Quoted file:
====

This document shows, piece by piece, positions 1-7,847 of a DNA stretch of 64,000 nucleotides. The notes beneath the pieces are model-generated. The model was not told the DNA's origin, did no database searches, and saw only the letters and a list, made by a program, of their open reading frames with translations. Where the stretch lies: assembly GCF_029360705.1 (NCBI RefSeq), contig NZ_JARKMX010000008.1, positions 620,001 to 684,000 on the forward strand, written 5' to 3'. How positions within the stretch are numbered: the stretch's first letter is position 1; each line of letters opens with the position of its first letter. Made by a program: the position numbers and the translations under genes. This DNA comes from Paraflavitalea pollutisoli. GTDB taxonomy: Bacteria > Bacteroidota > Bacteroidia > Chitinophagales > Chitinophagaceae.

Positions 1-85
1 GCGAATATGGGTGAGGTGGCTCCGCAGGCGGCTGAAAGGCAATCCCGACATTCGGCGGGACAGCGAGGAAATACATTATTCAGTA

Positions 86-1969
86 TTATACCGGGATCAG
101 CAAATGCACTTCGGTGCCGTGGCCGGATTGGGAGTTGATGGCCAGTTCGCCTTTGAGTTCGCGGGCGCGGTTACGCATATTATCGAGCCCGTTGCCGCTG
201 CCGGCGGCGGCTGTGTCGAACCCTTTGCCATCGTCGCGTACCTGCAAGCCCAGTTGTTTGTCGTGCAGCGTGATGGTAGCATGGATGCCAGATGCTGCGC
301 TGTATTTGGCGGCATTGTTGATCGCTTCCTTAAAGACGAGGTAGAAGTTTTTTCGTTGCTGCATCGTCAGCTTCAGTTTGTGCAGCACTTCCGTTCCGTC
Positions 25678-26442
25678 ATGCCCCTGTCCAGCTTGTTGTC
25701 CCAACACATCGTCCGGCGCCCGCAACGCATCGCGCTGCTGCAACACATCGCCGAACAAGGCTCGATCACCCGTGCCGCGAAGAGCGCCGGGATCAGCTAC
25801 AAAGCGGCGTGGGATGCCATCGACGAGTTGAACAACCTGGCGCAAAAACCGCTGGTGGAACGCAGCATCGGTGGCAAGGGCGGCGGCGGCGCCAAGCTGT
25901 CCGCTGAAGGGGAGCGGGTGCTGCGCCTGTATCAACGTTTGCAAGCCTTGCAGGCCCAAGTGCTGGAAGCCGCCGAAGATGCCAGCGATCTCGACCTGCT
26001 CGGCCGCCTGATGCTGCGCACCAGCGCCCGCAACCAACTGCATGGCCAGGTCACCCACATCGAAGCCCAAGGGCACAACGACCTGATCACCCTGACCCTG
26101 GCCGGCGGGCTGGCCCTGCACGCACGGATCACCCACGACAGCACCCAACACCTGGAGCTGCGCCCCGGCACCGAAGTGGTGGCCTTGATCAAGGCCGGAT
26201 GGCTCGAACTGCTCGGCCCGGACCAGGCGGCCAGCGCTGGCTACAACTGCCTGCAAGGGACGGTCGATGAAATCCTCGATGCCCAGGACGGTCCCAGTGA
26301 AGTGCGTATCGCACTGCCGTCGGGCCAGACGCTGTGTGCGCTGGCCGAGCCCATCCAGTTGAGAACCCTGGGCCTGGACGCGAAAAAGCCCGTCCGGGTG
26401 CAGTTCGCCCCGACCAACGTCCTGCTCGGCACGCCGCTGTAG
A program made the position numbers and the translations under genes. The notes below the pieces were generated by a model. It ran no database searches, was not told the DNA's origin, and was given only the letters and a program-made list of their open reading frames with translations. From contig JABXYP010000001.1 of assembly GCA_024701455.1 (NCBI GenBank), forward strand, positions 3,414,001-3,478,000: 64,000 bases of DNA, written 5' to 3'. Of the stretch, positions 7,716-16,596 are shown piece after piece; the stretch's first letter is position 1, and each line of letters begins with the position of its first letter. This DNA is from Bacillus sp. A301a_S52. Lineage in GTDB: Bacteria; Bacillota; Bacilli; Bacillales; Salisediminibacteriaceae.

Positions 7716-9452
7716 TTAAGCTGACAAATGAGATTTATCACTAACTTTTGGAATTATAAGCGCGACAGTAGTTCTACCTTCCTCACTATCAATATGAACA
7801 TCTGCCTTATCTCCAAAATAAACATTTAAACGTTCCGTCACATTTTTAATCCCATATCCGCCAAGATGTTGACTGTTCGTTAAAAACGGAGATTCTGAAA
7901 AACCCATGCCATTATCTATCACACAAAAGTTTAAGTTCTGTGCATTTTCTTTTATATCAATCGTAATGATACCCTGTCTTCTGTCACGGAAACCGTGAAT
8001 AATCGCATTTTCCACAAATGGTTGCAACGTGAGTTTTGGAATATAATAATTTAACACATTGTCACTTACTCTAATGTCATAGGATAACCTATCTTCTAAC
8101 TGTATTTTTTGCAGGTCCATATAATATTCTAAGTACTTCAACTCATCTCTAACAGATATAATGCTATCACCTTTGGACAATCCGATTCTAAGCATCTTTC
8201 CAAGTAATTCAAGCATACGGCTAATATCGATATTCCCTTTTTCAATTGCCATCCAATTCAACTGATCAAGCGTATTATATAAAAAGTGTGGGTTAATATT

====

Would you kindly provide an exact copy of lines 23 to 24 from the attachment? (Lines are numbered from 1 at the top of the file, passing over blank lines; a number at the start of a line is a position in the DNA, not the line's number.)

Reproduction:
7901 AACCCATGCCATTATCTATCACACAAAAGTTTAAGTTCTGTGCATTTTCTTTTATATCAATCGTAATGATACCCTGTCTTCTGTCACGGAAACCGTGAAT
8001 AATCGCATTTTCCACAAATGGTTGCAACGTGAGTTTTGGAATATAATAATTTAACACATTGTCACTTACTCTAATGTCATAGGATAACCTATCTTCTAAC